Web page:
- Hi @CA_Tallguy, Welcome and nice to meet you. Ah, let me see if I understand your generic user requirement, as summarized below: (1) You have a couple of PSUs (say, all DC 12V 1A), (2) You would like to have some sort of switches (say, relay, general purpose or power BJTs/MOSFETs. (3) You do NOT have any specific requirements in this feasibility study stage (say, must use CAT5 connector, blah, blah, … which we can deal with later). Please feel free to comment or make counter suggestions. Cheers. – tlfong01 2 hours ago
- Questions: (Q1) (a) You are using a power P MOSFET of 20+A, with Vgs(th) 2V > 4V. You might like us to know why P and no N MOSFET (I am asking this, because if we can use a FET as common and cheap as possible, more newbies and poor hobbyists like me would be interested to learn together. (b) Are you using Arduino or Rpi, or others? For same reason above, if we can generalize our project for both Arduino and Rpi, then more future visitors of this Q&A would be interested to read on. – tlfong01 2 hours ago
- (Q2) Your TO220 IRF9540 might be an overkill. Have you considered other weaker, less bulky, and cheaper alternatives? Futurlec IRF Power MOSFET Catalog futurlec.com/TransMosIRF.shtml. – tlfong01 2 hours ago
- 1Getting there :-). Try doing what I suggested. -> Tell us WHAT you want to achieve and why. It is probably clear to you but not yet to us. | 1: Do you CARE which supplies supply power if 1 or 2 or 3 are operating? || If you just want to share 3 supplies and don’t care if any or all combinations supply power of those that are on then 3 diodes (1N4007 for mild loss, Schottky for slightly less loss.). If all supplies and all loads are identical then adding a 2nd or 3rd diode in a leg will largely more current towaqrds the fewer diode supply. – Russell McMahon♦ 1 hour ago
- 1Here – let me make that clearer 🙂 : Tell us what you are actually trying to achieve. | Tell us what you are actually trying to achieve. | Tell us what you are actually trying to achieve. | Tell us what you are actually trying to achieve. | … -> Really. We can go from there. It’s usually the best way. – Russell McMahon♦ 1 hour ago
- (Q3) I know you are thinking of using power MOSFETs to switch/select PSUs. But are your PSUs always on, or do you switch them on when necessary? And how do you know if your system is in trouble (say, freezing, and the watch dog is barking?. If you don’t need fast response non stop switching over, you can boot another PSU when necessary (ie, just switch on/off PSU. I used to play with LM2956 and LM2941 PSU and current switches and found them OK for toy projects. You might like to read my answer to the following question for more details: / to continue, … – tlfong01 1 hour ago
- “RpiSE Q&A – Rpi freezes every now and then, how to fix it with a watchdog?”: raspberrypi.stackexchange.com/questions/99584/…. This way you don’t need power MOSFET switching on/off current which might cause scary back EMF problems. The cheapy, popular, LM2596 5V/12V output 3A regulated power supplies usually have over current/voltage protection. – tlfong01 1 hour ago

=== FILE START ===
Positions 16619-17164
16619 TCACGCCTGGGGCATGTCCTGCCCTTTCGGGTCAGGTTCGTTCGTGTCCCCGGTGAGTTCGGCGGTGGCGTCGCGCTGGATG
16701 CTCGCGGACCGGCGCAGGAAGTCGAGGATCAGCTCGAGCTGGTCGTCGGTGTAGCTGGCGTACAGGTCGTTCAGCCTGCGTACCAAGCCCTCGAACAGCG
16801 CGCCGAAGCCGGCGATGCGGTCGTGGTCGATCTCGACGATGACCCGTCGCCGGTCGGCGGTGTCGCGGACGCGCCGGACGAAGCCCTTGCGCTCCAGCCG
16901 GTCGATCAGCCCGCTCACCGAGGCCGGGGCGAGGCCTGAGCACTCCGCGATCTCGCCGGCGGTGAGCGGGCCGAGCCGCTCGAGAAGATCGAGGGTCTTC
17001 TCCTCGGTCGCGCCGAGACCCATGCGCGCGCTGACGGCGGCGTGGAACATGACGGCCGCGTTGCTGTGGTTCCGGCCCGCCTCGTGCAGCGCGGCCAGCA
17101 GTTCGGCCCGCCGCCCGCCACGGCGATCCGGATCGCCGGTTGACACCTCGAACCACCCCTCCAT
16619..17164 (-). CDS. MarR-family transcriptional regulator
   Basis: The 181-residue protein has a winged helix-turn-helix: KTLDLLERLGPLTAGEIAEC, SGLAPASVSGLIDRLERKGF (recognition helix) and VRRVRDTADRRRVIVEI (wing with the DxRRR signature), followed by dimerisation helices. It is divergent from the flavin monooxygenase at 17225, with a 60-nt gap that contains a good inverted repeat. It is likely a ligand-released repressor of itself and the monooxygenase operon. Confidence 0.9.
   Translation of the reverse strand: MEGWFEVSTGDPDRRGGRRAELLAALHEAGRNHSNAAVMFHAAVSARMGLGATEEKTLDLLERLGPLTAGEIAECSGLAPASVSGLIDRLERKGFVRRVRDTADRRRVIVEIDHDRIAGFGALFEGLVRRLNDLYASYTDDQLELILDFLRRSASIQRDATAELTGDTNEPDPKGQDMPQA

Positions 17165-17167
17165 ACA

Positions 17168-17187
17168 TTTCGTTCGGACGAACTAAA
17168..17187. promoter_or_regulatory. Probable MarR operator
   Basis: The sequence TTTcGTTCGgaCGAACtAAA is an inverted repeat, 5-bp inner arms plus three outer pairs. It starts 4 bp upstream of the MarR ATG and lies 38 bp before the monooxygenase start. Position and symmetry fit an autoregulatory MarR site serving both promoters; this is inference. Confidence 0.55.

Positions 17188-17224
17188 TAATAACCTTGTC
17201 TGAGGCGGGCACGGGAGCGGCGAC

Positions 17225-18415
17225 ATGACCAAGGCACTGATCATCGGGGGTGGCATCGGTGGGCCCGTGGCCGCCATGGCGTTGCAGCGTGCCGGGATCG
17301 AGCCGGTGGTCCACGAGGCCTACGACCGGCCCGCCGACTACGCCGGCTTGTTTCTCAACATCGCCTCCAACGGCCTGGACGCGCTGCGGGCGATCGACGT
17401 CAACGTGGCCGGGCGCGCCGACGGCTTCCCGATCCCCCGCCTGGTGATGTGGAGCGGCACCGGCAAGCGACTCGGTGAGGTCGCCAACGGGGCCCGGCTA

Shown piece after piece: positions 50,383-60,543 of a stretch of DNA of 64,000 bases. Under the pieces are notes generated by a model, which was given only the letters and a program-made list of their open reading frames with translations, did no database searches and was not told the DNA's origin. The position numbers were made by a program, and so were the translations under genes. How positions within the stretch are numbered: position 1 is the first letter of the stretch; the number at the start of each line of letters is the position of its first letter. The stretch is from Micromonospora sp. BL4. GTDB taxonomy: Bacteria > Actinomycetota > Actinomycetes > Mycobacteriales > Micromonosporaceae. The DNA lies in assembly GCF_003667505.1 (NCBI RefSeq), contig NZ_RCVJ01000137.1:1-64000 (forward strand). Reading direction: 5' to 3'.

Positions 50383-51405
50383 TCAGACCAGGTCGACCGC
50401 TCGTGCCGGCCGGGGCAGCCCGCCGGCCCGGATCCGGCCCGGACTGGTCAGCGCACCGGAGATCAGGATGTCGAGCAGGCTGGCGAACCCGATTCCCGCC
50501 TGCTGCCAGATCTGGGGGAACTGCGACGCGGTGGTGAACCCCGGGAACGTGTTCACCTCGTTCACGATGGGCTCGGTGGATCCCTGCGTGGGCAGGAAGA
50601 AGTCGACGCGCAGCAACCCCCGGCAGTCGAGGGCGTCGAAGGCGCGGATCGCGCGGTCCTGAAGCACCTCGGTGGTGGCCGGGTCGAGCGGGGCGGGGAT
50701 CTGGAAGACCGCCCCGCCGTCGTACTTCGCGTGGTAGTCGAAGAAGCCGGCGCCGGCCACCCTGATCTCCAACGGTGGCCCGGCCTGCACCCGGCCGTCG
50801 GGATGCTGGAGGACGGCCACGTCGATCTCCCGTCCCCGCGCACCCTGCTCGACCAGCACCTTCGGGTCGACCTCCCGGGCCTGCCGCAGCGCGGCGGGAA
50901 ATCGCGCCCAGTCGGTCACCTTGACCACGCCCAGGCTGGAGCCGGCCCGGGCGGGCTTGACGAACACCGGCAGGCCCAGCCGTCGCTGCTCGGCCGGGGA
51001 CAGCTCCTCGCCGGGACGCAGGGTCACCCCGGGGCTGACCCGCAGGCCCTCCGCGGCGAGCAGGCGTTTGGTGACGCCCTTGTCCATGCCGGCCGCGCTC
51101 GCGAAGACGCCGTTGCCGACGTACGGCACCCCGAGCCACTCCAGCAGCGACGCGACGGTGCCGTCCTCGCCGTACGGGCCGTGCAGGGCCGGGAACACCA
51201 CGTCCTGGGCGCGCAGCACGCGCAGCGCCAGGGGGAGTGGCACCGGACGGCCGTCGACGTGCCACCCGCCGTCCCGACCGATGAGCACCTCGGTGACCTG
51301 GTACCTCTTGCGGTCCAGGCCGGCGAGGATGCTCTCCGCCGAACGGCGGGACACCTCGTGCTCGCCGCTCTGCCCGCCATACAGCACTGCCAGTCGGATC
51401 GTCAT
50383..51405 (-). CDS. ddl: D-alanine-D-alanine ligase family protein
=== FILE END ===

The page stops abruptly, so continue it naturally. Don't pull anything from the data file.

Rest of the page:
- @RussellMcMahon I have updated my original post to try to be more clear. Nothing complicated…. I have a Netgear 12V ethernet switch that I want to power from any available (or all) of 3 power supplies. The supplies should have 99.99% or better availability and I just want to automatically switch to one of the others automatically should 1 power supply be offline for a few minutes or longer. I need something extremely simple so as not to introduce a weaker point of failure to the system. Even 2 DPDT relays (if a relay fails, whatever position would likely still be useful). – CA_Tallguy 30 mins ago
- One more thing to clarify. Schottky diode are mainly for flyback, Power diode are for rectifying. (3) Walter Schottky and Flyback Schottky Diode 1N5819 raspberrypi.org/forums/…, /to continue, … – tlfong01 2 mins ago Edit
- (4) Flyback Schottky Diode 1N4001, 1N4004, 1N5819, 1N5822 raspberrypi.org/forums/…. Cheers. (5) AliExpress 1N5408 1N5404 1N5401 1N5822 1N5818 UF5408 UF5402 6A10 10A10 Rectifier Diode nl.aliexpress.com/item/…. Cheers. – tlfong01 1 min ago Edit
This was more what I meant when I said top to bottom. I did not mean simply to flip everything upside down.
That way you can trust that down is always a lower potential, and up is always a higher potential. You are allowed to cut out the supply symbol and use net names for this so there aren’t loops where conventional current is flowing up (which is what happens when you use a supply symbol.)shareedit follow flagedited 4 hours agoanswered 4 hours agoDKNguyen26.6k11 gold badge3434 silver badges7676 bronze badges
- Now add a few diodes to get his priority switching of supplies. He still hasn’t said why or even if he actually needs to stage supplies. – Russell McMahon♦ 1 hour ago
- @RussellMcMahon Well the diagram was just to slap together something that vaguely looks like something he is familiar with to show convention. Doesn’t really represent any real function. – DKNguyen 1 hour ago